In an era when trans actors are finally beginning to get cast in trans roles, should all queer roles only be played by queer actors?
When Andrew Garfield was asked how he had prepared for the role of Prior Walter (at one of the four NT Platforms for Marianne Elliott’s justly celebrated revival of Angels in America), he walked into a summer Twitter-storm with his playful remark, “I am a gay man right now just without the physical act, that’s all.”
However that short provocative sentence was the payoff to a long answer to the question (from a member of the audience), which he began with his thoughts on what it means for a straight actor to inhabit a gay role, especially one of the most significant to have been written in recent decades. “One of my main concerns, which I feel every day when I do this play, is that as far as I know I am not a gay man – as far as I know,” he said. “I may get an awakening later in my life, which would be wonderful, I could explore that area of the garden, but right now I’m secluded to my area, which is wonderful as well – I adore it. But a big concern was, ‘What right do I have to play this wonderful seminal gay part?’”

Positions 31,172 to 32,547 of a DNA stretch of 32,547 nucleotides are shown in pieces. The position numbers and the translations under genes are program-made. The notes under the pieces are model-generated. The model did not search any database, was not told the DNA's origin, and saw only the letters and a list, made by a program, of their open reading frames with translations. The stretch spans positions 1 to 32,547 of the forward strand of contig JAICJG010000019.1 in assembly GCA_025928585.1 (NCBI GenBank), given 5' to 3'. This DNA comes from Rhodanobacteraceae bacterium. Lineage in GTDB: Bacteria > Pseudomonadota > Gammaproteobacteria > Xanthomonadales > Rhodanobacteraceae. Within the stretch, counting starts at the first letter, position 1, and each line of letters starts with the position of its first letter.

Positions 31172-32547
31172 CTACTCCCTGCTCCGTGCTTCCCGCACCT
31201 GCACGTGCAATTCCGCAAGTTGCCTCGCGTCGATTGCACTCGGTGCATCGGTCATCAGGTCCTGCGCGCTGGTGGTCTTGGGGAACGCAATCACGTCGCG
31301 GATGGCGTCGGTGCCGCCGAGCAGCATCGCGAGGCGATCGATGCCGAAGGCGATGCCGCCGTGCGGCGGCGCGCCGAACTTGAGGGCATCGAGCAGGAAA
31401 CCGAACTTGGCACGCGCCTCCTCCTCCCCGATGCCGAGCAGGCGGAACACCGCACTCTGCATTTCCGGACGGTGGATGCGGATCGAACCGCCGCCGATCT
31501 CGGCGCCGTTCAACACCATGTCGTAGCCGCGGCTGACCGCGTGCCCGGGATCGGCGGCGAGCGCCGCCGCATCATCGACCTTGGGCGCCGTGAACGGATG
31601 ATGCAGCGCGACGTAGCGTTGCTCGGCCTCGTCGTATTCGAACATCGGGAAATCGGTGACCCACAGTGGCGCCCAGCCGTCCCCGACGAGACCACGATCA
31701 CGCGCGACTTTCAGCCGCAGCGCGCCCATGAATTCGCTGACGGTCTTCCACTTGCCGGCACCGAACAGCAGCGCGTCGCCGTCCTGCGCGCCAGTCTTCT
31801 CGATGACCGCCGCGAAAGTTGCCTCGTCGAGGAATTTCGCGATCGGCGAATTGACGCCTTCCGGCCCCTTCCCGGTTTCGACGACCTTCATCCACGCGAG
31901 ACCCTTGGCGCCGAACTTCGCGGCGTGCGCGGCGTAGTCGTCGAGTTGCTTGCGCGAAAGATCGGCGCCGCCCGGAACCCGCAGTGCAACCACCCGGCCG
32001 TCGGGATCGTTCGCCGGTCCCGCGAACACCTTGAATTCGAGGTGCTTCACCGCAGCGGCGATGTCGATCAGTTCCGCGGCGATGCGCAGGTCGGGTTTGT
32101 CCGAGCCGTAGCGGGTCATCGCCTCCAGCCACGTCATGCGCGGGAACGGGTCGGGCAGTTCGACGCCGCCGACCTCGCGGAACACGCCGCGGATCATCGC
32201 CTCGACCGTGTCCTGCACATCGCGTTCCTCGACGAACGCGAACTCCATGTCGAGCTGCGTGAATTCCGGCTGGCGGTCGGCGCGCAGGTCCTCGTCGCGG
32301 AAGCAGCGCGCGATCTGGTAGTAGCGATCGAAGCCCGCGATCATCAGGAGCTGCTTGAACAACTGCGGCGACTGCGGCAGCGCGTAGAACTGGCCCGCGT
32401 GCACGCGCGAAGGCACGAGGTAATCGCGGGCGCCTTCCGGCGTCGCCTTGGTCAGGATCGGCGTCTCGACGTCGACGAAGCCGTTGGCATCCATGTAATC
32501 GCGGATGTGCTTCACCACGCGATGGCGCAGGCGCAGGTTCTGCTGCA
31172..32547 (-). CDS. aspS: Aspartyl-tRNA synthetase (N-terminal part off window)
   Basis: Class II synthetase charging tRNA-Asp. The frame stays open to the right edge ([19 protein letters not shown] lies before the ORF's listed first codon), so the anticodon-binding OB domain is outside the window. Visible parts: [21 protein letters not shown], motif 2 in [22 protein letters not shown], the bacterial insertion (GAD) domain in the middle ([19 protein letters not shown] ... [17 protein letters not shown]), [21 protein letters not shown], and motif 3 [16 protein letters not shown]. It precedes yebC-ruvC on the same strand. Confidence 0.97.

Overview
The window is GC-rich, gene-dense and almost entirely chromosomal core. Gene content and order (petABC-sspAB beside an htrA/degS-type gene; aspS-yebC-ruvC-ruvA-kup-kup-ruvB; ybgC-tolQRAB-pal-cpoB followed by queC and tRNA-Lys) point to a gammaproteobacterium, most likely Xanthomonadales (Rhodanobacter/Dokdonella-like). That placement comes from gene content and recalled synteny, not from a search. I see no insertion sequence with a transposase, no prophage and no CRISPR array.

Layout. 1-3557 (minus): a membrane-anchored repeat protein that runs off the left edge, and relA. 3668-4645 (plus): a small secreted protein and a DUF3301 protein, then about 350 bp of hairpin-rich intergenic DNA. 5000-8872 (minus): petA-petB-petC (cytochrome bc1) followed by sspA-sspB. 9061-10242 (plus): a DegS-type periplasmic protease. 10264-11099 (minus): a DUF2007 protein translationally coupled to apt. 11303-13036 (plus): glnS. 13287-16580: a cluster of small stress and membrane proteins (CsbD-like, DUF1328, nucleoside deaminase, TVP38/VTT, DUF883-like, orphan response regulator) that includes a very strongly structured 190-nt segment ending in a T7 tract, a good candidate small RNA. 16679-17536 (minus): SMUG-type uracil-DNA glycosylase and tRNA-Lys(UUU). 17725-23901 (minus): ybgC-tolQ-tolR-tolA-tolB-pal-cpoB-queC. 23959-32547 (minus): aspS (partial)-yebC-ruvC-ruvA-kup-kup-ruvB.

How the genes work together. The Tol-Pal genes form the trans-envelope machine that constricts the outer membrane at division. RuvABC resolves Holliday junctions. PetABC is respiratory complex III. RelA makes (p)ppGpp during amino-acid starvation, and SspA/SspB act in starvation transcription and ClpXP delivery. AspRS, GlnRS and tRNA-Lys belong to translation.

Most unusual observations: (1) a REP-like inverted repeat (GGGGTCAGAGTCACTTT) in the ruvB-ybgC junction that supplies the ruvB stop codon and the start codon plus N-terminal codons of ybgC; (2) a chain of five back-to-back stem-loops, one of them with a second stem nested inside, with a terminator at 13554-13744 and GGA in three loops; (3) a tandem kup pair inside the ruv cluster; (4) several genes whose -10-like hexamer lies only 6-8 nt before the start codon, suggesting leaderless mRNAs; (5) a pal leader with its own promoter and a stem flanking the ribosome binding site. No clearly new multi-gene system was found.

More than the gag about sex and sexuality that was widely reported at the time is the way Andrew posed that question to himself like that, in terms of the contemporary discourse on entitlement, which has supported a lot of the progress towards diversity and inclusion onstage and backstage. Shakespearean actors have abandoned playing Othello in blackface (in this country, Michael Gambon is generally cited as the last to do so, in Scarborough, as late as 1990). Earlier this summer, GRAEAE alumnus Mat Fraser became the first disabled actor to play Richard III in Barrie Rutter’s production for Northern Broadsides / Hull Truck – although he himself highlighted to how mainstream acclaim for his casting rang hollow for some parts of the disability community in a BBC radio interview: “Many disabled people on a private Facebook group complained about the applauding of my being cast as Richard III: they’re like, ‘Wow, a disabled guy gets cast as the disabled guy – where’s the news in that?’ etc. And they have a point, I guess.” And at Stratford East, Rikki-Beadle-Blair put together the first all-trans cast to perform his latest play Summer In London (when the Theatre Royal also changed its bathrooms to be non-binary in a genuine extension of that inclusive approach to the drama). However, in theatre as in the rest of our unequal society, development remains uneven: earlier this year, The Braille Legacy at Charing Cross Theatre managed to create a new musical about disability pioneer Louis Braille that featured no blind or partially sighted actors whatsoever.